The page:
Light, Motion, Sound, and the Optical to fill Museum Collection Galleries

Posted on November 30th, 2007

Immersive light environments, optical illusions, and interactive sound installations-these uniquely engaging works of art that explore the principles of perception take center stage in a new exhibition at the Milwaukee Art Museum developed from its Collection. On view January 24, 2008 through October 2009, Sensory Overload: Light, Motion, Sound and the Optical in Art since 1945 tracks two populist visual art movements, Kinetic and Op art, and their spectacular legacies.

In all, the exhibition showcases approximately 50 works in almost 15,000 square feet of gallery space. Visitors will see works by such well-known artists as Frank Stella, Robert Irwin, and Bridget Riley, and encounter Stanley Landsman’s legendary 1968 Walk-In Infinity Chamber, an environment of mirrors and lights that is returning to the gallery floor after 15 years. Works by contemporary talents like Michelle Grabner and Josiah McElheny are on view in the exhibition as well, as is a 53-foot-wide painting by Alfred Jensen and the 13-foot-high Nam June Paik piece, Ruin, which the Museum recently acquired. In addition, select images, films, and videos will be projected in two black box theaters installed in the galleries. Sensory Overload also includes an immersive 25 by 50-foot LED installation by artist Erwin Redl.

Chronological in its presentation, the installation begins with works by László Moholy-Nagy and Josef Albers, two Bauhaus instructors whose ideas stimulated the developments of Kinetic and Op art. The 1950s and 1960s saw the emergence of vibrant early Op art pieces by European and American artists such as Victor Vasarély and Richard Anuskiewicz. Pieces by artists working in the 1970s (Al Held, Frank Stella) reflect the continued influence-and evolution-of Albers’ ideas, while the works of Peter Halley, Philip Taaffe, and the so-called post-hypnotic artists such as Bruce Pearson and James Siena carry the optical tradition into the 1980s and 1990s.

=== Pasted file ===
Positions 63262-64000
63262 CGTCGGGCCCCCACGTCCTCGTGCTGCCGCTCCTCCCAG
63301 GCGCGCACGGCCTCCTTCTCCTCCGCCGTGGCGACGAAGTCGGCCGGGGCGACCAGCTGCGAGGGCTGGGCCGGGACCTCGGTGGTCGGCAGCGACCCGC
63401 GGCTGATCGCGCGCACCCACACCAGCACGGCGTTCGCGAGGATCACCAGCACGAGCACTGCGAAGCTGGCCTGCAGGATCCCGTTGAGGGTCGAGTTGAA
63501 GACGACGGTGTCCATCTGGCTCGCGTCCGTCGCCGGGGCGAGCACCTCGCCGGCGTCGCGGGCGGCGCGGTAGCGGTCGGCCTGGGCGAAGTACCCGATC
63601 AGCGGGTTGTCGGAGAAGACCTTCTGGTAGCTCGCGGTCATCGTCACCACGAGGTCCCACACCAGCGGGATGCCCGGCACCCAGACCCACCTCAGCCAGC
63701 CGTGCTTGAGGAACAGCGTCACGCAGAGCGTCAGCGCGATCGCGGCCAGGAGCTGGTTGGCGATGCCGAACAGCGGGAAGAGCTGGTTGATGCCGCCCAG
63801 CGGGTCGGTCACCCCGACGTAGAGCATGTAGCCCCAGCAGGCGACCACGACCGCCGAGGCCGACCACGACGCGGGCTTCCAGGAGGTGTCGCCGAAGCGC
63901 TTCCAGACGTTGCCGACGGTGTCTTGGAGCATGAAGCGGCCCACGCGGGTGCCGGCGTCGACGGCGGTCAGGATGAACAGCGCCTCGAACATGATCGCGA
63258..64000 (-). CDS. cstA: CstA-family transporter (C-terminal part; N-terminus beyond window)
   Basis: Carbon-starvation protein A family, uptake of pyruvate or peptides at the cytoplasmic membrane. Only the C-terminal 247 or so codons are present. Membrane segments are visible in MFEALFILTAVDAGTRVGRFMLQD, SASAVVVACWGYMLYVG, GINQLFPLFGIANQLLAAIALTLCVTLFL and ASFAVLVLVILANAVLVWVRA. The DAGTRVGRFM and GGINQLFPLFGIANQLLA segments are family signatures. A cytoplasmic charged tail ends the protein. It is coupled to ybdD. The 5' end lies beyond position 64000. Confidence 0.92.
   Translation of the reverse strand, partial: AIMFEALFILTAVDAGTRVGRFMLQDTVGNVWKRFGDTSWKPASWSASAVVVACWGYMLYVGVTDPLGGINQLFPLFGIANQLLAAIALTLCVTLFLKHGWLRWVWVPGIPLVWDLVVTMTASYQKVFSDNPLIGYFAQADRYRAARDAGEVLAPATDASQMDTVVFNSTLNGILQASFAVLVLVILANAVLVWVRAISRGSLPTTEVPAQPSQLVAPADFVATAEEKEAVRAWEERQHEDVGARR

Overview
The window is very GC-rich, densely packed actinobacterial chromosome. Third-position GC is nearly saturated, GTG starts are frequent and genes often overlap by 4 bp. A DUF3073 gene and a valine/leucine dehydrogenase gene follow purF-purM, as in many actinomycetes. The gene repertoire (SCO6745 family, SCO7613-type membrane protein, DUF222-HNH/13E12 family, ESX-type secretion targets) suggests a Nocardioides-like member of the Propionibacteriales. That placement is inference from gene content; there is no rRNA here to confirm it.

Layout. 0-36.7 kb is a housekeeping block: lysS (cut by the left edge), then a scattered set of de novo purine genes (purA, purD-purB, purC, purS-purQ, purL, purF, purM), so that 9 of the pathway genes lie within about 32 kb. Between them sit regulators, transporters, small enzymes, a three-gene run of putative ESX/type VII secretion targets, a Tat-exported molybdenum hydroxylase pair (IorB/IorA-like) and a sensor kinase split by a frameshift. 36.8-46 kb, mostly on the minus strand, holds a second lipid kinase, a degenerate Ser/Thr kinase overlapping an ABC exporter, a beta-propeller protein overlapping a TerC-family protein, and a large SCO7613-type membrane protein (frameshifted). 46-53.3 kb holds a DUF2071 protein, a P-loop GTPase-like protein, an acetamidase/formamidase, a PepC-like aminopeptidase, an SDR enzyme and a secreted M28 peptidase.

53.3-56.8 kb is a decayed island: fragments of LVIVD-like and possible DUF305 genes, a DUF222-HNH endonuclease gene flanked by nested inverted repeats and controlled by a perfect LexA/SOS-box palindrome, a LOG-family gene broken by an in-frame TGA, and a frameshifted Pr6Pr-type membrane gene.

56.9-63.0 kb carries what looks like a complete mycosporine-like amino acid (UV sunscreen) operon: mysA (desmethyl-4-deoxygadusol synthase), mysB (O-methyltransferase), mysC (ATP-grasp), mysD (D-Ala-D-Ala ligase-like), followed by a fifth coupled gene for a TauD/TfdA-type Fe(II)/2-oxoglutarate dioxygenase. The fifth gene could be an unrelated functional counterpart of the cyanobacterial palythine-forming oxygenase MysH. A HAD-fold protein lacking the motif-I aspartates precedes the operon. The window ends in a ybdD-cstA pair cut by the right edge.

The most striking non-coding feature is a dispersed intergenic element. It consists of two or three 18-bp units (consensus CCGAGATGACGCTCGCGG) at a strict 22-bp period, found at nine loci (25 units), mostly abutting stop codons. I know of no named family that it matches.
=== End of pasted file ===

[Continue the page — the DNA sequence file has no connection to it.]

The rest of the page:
Kinetic art is defined as art that incorporates “real or apparent movement.” The Milwaukee Art Museum has collected and exhibited work in this genre ever since 1967 when it co-organized with the Walker Art Center Light/Motion/Space, one of the first museum exhibitions of Kinetic art in the United States. Sensory Overload continues this long-held focus at the Museum, which permanently features atop its Quadracci Pavilion the Santiago Calatrava-designed, and world-renowned, Burke Brise Soleil-commonly known as “the wings,” a 110-ton work of kinetic sculpture-and Alexander Calder’s Red, Black, Blue (1973), rotating above Windhover Hall.

Events associated with the exhibition include a 50th anniversary celebration of the first exhibition of Group Zero. Group Zero was a legendary artists’ collective founded in Düsseldorf by Heinz Mack and Otto Piene in the late 1950s. Later joined by Günther Uecker, this group of artists expanded art at a new ‘zero hour’ after World War II. With a blank slate, they rebelled against the destruction caused by war, using technological materials to produce an aesthetic response.

Thursday, January 24, 6.30 p.m.
Lubar Auditorium
Free with general admission

Attend this lecture for an introduction to Sensory Overload and be among the first to see the newly installed contemporary galleries. Guest speaker Erwin Redl, whose major installation piece Matrix XV is featured in Sensory Overload, will join Chief Curator Joe Ketner and introduce visitors to his extraordinary work.

Wednesday, February 6, 1:30 p.m.
Tuesday, March 25, 1:30 p.m.
Free with general admission

Join Chief Curator Joe Ketner for a brief, informative tour of works featured in Sensory Overload.

The Milwaukee Art Museum’s far-reaching holdings include more than 20,000 works spanning antiquity to the present day. With a history dating back to 1888, the Museum’s strengths are in 19th- and 20th-century American and European art, contemporary art, American decorative arts, and folk and self-taught art. The Museum includes the Santiago Calatrava-designed Quadracci Pavilion, named by Time magazine “Best Design of 2001.”

The Museum is open seven days a week from 10 a.m. to 5 p.m., except for Thursdays when the Museum stays open until 8 p.m. (supported by Greater Milwaukee Foundation). For more information, visit www.mam.org.

Tickets are $8 adults, $6 seniors, $4 students, and free for children 12 and under. This ticket includes general admission to the Collection galleries. Group tour reservations and discounts are also available; please call 414-224-3842. To become a Museum Member and receive year-round benefits such as free general admission and complimentary feature exhibition tickets, call 414-224-3284. 

Digital images available upon request